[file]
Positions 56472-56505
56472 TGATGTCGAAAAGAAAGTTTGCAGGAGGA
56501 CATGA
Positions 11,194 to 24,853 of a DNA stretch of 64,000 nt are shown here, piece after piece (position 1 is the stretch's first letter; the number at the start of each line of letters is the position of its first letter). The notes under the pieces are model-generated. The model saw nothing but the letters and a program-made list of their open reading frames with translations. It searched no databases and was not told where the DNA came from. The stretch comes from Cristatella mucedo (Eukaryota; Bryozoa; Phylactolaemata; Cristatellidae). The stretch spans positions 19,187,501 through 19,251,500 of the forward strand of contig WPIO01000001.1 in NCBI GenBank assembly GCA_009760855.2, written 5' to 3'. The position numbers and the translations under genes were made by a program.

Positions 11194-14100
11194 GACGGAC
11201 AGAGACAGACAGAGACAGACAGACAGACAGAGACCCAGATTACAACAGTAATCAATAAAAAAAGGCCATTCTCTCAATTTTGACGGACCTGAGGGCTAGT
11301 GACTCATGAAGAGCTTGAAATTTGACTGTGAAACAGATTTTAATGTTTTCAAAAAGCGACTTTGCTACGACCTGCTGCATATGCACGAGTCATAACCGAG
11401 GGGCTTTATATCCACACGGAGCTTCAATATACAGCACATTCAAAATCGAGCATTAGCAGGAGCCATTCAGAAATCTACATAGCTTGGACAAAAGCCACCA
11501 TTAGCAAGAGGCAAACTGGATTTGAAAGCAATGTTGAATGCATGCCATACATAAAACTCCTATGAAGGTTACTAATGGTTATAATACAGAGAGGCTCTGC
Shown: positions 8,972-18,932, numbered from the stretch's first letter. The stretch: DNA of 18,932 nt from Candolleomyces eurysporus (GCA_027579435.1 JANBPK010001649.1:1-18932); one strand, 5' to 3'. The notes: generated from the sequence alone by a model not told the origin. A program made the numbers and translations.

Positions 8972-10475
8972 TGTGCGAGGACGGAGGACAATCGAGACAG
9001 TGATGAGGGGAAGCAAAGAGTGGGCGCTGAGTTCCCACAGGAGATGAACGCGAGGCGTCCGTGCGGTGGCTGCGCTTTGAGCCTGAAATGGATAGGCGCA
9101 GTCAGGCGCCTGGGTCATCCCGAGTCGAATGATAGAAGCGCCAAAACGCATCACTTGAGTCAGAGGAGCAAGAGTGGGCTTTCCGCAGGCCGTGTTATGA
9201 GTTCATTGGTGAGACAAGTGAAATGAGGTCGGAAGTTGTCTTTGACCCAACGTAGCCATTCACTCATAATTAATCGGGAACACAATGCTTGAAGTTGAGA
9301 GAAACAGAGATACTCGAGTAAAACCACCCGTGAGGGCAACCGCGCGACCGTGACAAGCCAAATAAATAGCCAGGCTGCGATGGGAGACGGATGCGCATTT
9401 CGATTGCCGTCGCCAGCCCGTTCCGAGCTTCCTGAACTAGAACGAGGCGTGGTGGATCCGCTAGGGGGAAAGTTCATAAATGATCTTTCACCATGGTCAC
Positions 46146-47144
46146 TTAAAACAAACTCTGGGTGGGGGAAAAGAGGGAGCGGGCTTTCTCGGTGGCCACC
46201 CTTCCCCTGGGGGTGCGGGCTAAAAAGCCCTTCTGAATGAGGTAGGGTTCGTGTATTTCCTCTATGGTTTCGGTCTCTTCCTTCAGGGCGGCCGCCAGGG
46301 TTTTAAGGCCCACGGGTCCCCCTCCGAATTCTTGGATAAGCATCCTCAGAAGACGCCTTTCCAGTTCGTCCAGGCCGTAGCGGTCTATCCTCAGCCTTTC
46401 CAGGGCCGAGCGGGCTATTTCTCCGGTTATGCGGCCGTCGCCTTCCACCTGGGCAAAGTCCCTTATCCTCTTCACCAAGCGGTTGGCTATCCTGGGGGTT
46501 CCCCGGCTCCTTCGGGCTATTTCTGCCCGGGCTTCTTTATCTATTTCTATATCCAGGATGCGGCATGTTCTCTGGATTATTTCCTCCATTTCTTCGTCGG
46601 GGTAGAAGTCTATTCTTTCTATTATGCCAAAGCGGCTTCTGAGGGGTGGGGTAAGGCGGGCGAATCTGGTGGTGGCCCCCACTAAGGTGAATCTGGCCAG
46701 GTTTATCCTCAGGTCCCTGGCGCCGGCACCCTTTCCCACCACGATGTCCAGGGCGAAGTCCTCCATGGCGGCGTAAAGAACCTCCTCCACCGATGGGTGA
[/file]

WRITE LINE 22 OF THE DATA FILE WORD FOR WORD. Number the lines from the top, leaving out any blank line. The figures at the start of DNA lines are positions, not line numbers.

46301 TTTTAAGGCCCACGGGTCCCCCTCCGAATTCTTGGATAAGCATCCTCAGAAGACGCCTTTCCAGTTCGTCCAGGCCGTAGCGGTCTATCCTCAGCCTTTC